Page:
About 80% percent of CIOs said their strategic role within the organization was growing, yet only half had a clear vision and strategy for advancing health IT, a new KPMG study finds.
- Healthcare CIOs plan to invest heavily in EHR optimization and population health over the next three yeas, according to a survey by KPMG of College of Healthcare Information Management Executives members.
- In all, 38% of CIOs cited optimizing EHRs as their chief investment priority, while 21% said they will invest in accountable care and population health technologies.
- Other high priorities for investment in the coming years include consumer/clinical and operational analytics (16%), virtual/telehealth technology enhancements (13%), revenue cycle systems replacement (7%) and enterprise resource planning systems and replacements (6%).
Eighteen percent of respondents expect their organizations to boost spending on health IT over the next 12 months, and 36% expect operating budgets to increase during the next two years. Roughly 25% of respondents said their organizations were investing in strengthening cloud computing infrastructure, and 18% said those investments included ERP solutions. Other critical cloud functions include EHRs, enterprise system solutions and disaster recovery.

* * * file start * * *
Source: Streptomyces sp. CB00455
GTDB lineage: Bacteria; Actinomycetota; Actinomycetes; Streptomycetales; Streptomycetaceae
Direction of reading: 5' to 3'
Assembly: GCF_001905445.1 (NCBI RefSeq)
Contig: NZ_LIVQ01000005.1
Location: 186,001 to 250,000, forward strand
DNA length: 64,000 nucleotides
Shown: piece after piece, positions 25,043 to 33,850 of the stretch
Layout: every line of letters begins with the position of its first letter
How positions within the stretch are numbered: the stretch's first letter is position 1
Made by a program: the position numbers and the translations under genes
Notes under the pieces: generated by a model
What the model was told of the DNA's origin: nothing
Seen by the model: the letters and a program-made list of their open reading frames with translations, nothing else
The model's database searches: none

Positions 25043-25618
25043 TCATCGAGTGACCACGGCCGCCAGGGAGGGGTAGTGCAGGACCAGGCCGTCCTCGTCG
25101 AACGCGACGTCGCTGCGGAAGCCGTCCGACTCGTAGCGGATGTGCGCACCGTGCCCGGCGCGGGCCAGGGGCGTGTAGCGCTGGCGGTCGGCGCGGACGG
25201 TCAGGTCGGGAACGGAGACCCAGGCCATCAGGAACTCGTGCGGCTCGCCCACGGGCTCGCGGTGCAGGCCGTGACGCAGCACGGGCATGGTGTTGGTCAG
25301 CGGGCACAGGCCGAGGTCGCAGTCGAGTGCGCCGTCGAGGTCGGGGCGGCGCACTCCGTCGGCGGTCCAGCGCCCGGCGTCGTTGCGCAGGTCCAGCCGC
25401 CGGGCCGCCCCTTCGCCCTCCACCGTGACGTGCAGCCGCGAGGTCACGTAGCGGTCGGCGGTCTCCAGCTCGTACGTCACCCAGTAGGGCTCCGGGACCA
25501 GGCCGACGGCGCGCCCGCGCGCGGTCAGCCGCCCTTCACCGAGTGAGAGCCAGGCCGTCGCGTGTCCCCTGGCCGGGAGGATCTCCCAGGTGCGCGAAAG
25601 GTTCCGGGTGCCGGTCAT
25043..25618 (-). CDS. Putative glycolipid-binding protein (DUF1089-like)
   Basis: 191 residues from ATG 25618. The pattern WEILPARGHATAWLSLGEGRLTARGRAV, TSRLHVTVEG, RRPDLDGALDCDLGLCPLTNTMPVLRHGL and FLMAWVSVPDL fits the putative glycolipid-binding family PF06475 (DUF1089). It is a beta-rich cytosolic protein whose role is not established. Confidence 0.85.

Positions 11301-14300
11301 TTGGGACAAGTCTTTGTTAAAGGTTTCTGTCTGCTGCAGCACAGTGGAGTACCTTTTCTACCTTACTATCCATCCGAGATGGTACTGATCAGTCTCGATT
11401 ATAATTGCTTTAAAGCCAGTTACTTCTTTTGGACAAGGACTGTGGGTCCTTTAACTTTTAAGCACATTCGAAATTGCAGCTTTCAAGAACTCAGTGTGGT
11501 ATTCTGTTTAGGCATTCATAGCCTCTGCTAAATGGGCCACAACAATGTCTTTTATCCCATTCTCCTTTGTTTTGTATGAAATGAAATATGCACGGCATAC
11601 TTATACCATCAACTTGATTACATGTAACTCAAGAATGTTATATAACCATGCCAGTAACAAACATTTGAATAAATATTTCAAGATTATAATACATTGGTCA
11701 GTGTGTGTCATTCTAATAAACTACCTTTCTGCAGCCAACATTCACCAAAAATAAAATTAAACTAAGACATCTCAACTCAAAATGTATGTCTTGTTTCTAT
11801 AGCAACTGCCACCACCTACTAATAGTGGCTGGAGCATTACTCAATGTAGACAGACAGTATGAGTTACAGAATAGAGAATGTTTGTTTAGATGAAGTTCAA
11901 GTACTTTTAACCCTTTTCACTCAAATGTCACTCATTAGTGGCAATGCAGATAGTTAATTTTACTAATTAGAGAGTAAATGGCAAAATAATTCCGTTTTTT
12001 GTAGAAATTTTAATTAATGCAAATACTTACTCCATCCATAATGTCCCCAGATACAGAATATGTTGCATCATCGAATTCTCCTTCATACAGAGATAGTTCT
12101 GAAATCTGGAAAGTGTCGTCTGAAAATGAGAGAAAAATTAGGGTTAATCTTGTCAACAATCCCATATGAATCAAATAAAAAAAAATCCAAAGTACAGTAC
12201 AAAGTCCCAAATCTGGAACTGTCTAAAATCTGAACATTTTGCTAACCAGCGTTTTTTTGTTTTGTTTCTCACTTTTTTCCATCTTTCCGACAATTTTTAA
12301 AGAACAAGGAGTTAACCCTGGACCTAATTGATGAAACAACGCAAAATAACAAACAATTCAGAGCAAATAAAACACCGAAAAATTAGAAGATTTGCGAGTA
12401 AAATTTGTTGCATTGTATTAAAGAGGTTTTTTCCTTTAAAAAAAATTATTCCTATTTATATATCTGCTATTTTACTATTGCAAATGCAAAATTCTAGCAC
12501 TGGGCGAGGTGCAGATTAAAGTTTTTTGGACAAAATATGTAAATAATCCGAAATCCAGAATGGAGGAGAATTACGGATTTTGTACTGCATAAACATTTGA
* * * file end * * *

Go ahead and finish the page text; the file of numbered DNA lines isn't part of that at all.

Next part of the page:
The biggest challenges with cloud computing are around data loss/privacy, applications not being fully optimized and integration with existing architecture, KPMG says. While 80% of CIOs said their strategic role within their organization is growing, only half had a “clear digital business vision and strategy.”
That 38% of CIOs named EHR optimization as their top investment priority underscores the need for better security and interoperability. Security experts say hospitals need to integrate internal and external information to detect potential cyberattacks and develop stronger backup and recovery capabilities. In a recent blog post, John Halamka, CIO of Beth Israel Deaconess Medical Center, included cybersecurity, along with enabling EHR infrastructure and improving data sharing, among five top health IT challenges the Trump administration should tackle.